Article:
The sale of power from landlocked Paraguay to Uruguay continues to be delayed because Argentina has come up with more demands before it allows transmission through its grid, according to Paraguayan officials.
The issue was analyzed on Monday at top level between Paraguayan president Fernando Lugo and the country’s Energy Board.
Argentina had promised a positive reply for the end of May in coincidence with the bicentenary of Paraguay’s independence “but so far Argentina continues to come up with more demands in the negotiations”.
“Argentina has come up with demands linked to what we can describe as the toll and some other compensation which originally were not considered in the negotiations”, said Emilio Buongermini, Paraguayan Deputy Minister for Mines and Energy.
Paraguay is willing to pay Argentina 10 US dollars per MW/hour for use of its transmission grid connected to Uruguay, but apparently the government of President Cristina Fernandez is “not satisfied”.
“This is the going rate in the region, and we don’t see why Paraguay should pay more”, said Buongermini.
Another issue on the table demanded by Argentina is that the power sold to Uruguay should not originate in the shared Paraguay/Argentina hydroelectric complex since this would be contrary to contract conditions related to surplus power.
Paraguay has promised and given evidence that the power would originate in its Acaray hydroelectric dam.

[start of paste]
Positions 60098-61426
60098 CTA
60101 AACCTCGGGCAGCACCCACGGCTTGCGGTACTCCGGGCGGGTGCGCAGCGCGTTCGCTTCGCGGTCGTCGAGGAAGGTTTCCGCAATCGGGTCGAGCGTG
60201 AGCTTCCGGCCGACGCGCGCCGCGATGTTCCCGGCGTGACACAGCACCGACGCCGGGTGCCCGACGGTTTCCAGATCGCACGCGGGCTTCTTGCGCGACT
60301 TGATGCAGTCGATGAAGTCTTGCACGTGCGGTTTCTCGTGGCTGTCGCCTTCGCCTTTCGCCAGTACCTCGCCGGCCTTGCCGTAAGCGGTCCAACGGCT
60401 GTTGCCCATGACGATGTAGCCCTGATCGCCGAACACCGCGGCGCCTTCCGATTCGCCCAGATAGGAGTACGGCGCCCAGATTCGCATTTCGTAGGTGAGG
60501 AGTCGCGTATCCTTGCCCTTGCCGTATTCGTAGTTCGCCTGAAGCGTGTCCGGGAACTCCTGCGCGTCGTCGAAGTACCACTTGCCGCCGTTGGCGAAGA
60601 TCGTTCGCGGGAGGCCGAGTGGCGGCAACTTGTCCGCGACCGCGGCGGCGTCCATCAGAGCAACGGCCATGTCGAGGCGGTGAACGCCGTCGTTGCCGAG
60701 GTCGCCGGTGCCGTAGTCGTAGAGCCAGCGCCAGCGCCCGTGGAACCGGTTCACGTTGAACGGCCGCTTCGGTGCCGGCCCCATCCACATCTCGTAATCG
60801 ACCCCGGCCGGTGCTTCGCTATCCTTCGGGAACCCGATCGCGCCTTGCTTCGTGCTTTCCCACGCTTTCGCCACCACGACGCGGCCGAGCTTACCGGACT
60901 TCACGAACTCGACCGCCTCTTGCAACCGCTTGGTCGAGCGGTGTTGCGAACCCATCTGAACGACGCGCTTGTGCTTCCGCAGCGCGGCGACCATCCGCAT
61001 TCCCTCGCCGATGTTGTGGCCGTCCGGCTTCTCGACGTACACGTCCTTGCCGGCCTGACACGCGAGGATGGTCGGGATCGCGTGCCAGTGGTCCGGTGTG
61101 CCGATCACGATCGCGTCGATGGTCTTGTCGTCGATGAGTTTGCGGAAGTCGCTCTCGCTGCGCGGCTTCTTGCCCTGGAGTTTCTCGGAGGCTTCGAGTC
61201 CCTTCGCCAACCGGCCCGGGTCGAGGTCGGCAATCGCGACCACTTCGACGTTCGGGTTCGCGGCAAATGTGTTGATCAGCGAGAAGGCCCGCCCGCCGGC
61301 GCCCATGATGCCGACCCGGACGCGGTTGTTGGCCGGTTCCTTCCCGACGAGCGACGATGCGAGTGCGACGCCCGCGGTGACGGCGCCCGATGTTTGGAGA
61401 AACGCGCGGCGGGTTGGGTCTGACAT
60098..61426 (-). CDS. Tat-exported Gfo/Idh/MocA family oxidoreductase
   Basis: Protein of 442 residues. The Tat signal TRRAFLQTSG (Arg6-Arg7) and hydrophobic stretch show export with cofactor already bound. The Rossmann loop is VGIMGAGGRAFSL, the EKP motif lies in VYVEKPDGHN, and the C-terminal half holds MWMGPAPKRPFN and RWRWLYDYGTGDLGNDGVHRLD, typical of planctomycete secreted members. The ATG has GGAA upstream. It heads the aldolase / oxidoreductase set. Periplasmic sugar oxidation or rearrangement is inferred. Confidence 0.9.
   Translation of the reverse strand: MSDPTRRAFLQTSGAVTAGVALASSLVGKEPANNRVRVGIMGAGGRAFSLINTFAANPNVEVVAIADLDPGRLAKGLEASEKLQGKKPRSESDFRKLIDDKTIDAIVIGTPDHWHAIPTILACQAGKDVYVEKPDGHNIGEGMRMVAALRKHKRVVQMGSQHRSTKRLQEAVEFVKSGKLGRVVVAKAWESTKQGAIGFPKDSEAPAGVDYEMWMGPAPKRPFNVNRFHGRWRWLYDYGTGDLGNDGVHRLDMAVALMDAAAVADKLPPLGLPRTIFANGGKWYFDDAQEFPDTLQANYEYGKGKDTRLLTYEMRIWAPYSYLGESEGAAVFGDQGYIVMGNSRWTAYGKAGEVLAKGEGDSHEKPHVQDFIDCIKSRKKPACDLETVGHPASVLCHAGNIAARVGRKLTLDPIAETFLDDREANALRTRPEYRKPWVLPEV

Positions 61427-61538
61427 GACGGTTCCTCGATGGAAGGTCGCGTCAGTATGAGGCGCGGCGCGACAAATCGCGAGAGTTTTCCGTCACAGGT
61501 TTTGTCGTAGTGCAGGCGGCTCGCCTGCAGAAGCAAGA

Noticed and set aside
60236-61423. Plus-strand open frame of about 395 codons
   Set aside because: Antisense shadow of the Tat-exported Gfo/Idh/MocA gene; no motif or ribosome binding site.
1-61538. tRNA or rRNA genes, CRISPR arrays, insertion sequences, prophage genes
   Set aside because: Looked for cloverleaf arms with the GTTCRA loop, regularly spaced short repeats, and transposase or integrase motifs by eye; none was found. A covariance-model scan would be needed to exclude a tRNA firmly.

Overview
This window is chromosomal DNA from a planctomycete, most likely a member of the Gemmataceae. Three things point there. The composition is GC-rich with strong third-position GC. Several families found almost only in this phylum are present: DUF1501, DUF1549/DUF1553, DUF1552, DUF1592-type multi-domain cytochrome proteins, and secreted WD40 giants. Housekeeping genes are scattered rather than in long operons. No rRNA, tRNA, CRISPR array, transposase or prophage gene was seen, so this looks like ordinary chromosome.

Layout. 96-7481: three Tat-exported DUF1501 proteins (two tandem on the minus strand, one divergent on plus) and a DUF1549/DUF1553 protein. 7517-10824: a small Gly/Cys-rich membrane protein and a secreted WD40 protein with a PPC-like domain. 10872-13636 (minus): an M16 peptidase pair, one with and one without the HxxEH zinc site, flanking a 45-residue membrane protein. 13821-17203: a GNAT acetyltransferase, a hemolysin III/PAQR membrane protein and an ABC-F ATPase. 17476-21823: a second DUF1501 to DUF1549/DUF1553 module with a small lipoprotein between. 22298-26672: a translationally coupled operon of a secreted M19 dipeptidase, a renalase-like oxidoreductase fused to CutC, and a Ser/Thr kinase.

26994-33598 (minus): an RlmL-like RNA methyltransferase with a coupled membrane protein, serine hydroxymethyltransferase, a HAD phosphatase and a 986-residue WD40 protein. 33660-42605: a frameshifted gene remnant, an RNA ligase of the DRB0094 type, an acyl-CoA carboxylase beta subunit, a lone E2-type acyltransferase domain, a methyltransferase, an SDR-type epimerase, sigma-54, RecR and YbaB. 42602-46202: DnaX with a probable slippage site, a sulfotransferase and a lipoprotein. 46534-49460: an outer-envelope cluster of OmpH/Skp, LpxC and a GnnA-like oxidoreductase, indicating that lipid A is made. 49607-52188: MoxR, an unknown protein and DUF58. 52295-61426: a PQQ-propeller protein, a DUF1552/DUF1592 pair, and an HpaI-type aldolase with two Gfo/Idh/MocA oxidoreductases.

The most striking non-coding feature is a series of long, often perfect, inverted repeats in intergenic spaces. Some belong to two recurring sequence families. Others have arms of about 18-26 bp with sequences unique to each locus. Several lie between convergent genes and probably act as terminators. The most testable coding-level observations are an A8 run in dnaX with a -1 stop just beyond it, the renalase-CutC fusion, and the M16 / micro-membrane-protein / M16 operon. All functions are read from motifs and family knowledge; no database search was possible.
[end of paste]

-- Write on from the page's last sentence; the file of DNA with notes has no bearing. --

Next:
“Obviously it is difficult to identify the origin of power, when you turn the light on you don’t have a clued where power comes from, Yaciretá or Itaipú”, said the Paraguayan official.
“Nevertheless we have given guarantees that can be checked by the Argentines that the power for Uruguay comes from our Acaray dam, and they know that”, underlined Deputy Minister Buongremini.
Paraguay is one of the few countries in the world with surplus power originated in two huge hydroelectric dams shared with Argentina and Brazil, Yaciretá and Itaipú. Both dams generate anywhere from 18% to 25% of Paraguay’s Mercosur senior partners Argentina and Brazil total power provision.
However under strict contract conditions Paraguay is only allowed to sell surplus power to its partners and at prices agreed decades ago, which obviously hold little relation to current spot markets.
Paraguayan current president Fernando Lugo put an end to sixty years of conservative-crony governments promising an end to corruption and “energy sovereignty”.